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An Interview with Denver-Based Indie Band Tennis

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Denver-based indie band Tennis (which includes husband and wife Patrick Riley and Alaina Moore, and drummer James Barone) has been on a roll these past few years. Their music career began with the release of their debut EP, Baltimore, and its infectious ’60s pop throwback song “Marathon.” Two full-length albums later, the band continues to push their sound and skills forward and having fun while doing it. Tennis was gracious enough to answer some questions ahead of their afternoon performance at the fifth annual Outside Lands Music and Arts Festival in San Francisco’s Golden Gate Park, August 10, 2012.

It seems that a long time has passed since that sailing trip you took years ago became the inspiration for your first album Cape Dory. Did you ever expect that the trip would have affected your lives in the way that it has?

We knew the sailing trip would be a life changing experience, but we never imagined in this way. For years we devoted ourselves to other pursuits so music seemed like an unlikely outcome. I feel extremely privileged to have the opportunity to lead a creative life. I can only hope that being in a band results in even more unexpected opportunities down the road.

Tennis (photo via Erin Algiere)You team up with The Black Keys’ Patrick Carney for Young and Old. What was it like working with him? How did it influence your writing/composing process?

It’s hard to be objective about your own workparticularly when you are immersed in it. We sought out Patrick Carney because we believed he could provide us with some healthy perspective. He was able to motivate us, challenge us, and in some instances, force us to try new thingsall while maintaining respect for our autonomy as songwriters. We constantly seek out circumstances that will force us to grow as people and musicians, and in that instance Carney was what we needed.

Your work can be described as comfort music. Even after going toward a more mature and varying sound this time around, what challenges did you face trying to maintain that core ’60s pop-like throwback sound while also trying to grow as musicians?

That style of music is something we genuinely love; we don’t consciously try to write that sort of music, it’s just what happens. As we improve as musicians and songwriters, we are able to conceive of and create more complex and dynamic music. To be completely honest, it’s hard for me to listen to our earliest recordings without a tinge of embarrassment, but that’s how I know I am growing, so I guess I should be grateful for that.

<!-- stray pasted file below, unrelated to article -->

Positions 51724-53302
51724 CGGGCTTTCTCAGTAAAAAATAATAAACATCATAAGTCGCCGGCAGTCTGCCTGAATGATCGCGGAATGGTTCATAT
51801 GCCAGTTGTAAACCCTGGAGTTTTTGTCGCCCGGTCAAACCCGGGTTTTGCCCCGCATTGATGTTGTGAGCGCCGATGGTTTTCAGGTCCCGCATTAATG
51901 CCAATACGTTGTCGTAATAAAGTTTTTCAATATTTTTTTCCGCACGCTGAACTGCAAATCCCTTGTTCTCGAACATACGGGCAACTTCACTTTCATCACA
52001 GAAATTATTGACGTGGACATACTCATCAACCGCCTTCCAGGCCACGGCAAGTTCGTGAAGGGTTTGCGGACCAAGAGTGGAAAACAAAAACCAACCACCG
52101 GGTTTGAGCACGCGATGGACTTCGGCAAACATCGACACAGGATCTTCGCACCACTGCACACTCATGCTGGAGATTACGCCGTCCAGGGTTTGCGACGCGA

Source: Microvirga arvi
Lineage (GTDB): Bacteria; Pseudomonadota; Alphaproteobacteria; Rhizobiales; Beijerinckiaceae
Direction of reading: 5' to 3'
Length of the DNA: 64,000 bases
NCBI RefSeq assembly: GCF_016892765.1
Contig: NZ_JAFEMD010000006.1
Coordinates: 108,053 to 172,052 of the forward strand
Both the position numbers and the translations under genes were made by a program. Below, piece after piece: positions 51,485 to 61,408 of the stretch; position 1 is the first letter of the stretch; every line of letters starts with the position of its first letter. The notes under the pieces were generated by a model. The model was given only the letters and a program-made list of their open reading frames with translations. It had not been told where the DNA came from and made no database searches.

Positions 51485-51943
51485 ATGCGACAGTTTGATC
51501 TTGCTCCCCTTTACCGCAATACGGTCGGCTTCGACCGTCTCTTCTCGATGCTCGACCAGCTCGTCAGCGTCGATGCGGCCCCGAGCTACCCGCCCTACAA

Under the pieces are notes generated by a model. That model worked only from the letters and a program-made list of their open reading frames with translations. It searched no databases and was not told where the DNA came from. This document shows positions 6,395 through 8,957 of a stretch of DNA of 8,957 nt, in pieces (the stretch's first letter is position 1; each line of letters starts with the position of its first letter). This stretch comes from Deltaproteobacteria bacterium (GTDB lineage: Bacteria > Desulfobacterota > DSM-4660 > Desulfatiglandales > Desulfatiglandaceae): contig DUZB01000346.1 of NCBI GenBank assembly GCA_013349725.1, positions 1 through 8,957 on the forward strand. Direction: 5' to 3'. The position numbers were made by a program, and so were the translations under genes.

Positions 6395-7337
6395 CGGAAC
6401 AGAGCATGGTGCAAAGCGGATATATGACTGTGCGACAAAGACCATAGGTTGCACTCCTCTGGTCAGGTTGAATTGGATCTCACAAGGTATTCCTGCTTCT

You said in an earlier interview that it’s been a little more fun to tour since you have more songs to play and rotate at each stop. What’s your process in determining which songs to play each night? Has it been liberating or challenging to come up with a set that will give the audience a great show?

We do a lot of multi-tasking on stage, so we have been working on developing a setlist that has more seamless transitions and allows for more continuous music. The gaps between songs feel like an eternity to me. Unless I’m singing, I feel shy in front of a crowd. Dialing it in has helped me tremendously. Also, having the luxury of giving songs a break from the set prevents us from feeling bored or indifferent during a show. But we’re still figuring it out.

Our biggest goal is to write a song that is not a three-minute pop song. That would feel like a breath of fresh air during our set!

You’ve covered a few songs over your career. What has been your favorite cover so far?

I loved recording our cover of The Zombies’ “Tell Her No.” It’s an incredible pop song. I only wish we could play it live, but I need a chorus of voices to sing the “no’s” and I am the only one who sings.

What is your favorite venue to perform: bars, parks, or festivals like Outside Lands?

I will always love a good dive bar the most. It’s more intimate, and there’s more energy than in a theater. Festivals are a lot of fun, but too chaotic for me. I rely heavily on routine and personal rituals before shows, but a festival can’t accommodate thatit’s a very spontaneous environment.

And finally, is there any particular artist or band that you’re looking forward to see at Outside Lands?

We are all very excited to see Grandaddy. We are staying an extra day just to see them and driving through the night to our show [at Los Angeles’ El Rey Theatre] the next day.

For more information about Tennis, including tour schedule and song samples, visit them on the Fat Possum Records website.

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